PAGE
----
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IPSE: Warning as hundreds of thousands of self-employed face cut-off from “crucial Universal Credit lifeline”
- 7 Jul 2021
IPSE has warned that hundreds of thousands of self-employed people face being cut-off from their “crucial lifeline” when the government reintroduces the Minimum Income Floor for Universal Credit next month.
This is after IPSE research showed there had been a 341 per cent increase in the number of self-employed people claiming Universal Credit during the pandemic – from 46,700 to over 206,000.
IPSE has urged the government not to reintroduce the Minimum Income Floor, arguing it was an “unfair impediment” to freelancers even before the pandemic.
Recent research by the charity Turn2Us suggested the cut to affected self-employed people’s incomes could be as much as £3,200 a year if the Minimum Income Floor is reintroduced next month.
Fred Hicks, Senior Policy and Communications Adviser at IPSE (the Association of Independent Professionals and the Self-Employed), said: “Even before the pandemic, the Minimum Income Floor (MIF) was an unfair impediment to struggling self-employed people: it failed to account for their naturally fluctuating incomes and therefore barred many from Universal Credit.
“During the pandemic, government rightly suspended the MIF and our research showed this led to a 341 per cent increase in the number of self-employed people who could access Universal Credit. Indeed, for many of the million self-employed people who are still excluded from the Self-Employed Income Support Scheme (SEISS), Universal Credit has been the only support open to them.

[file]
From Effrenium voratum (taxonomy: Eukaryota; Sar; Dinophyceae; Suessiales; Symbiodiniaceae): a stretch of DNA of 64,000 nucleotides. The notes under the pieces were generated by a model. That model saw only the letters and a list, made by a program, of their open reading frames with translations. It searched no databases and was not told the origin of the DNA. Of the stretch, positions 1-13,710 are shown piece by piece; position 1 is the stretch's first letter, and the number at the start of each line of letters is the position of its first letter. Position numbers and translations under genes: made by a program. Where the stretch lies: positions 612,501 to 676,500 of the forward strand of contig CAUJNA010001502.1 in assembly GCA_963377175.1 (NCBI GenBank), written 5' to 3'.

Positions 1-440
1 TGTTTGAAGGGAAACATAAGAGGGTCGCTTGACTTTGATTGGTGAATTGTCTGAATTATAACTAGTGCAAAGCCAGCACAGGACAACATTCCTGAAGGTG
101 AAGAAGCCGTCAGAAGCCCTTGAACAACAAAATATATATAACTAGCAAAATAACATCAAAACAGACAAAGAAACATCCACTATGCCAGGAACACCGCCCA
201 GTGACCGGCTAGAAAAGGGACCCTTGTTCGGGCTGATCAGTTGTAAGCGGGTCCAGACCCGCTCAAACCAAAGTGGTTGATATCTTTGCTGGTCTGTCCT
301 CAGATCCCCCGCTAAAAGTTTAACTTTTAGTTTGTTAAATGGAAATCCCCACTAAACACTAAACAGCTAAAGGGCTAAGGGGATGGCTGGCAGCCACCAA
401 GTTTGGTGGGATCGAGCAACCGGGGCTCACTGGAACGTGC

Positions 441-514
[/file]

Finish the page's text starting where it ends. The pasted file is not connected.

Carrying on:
“The self-employed sector has been devastated by the financial impact of the pandemic and for struggling freelancers, this damage won’t disappear as soon as the economy opens up. Therefore, we are urging government to keep the Minimum Income Floor in place – not only as a support for self-employed people who are still struggling, but also as a way to rebalance the UC system and make it work for self-employed people in the long-term.”
IPSE is at the forefront of research into freelancing and self-employment. We work with our members, leading academic institutions and research agencies to to shed light on the needs and interests of freelancers so we can champion them in government and across industry.
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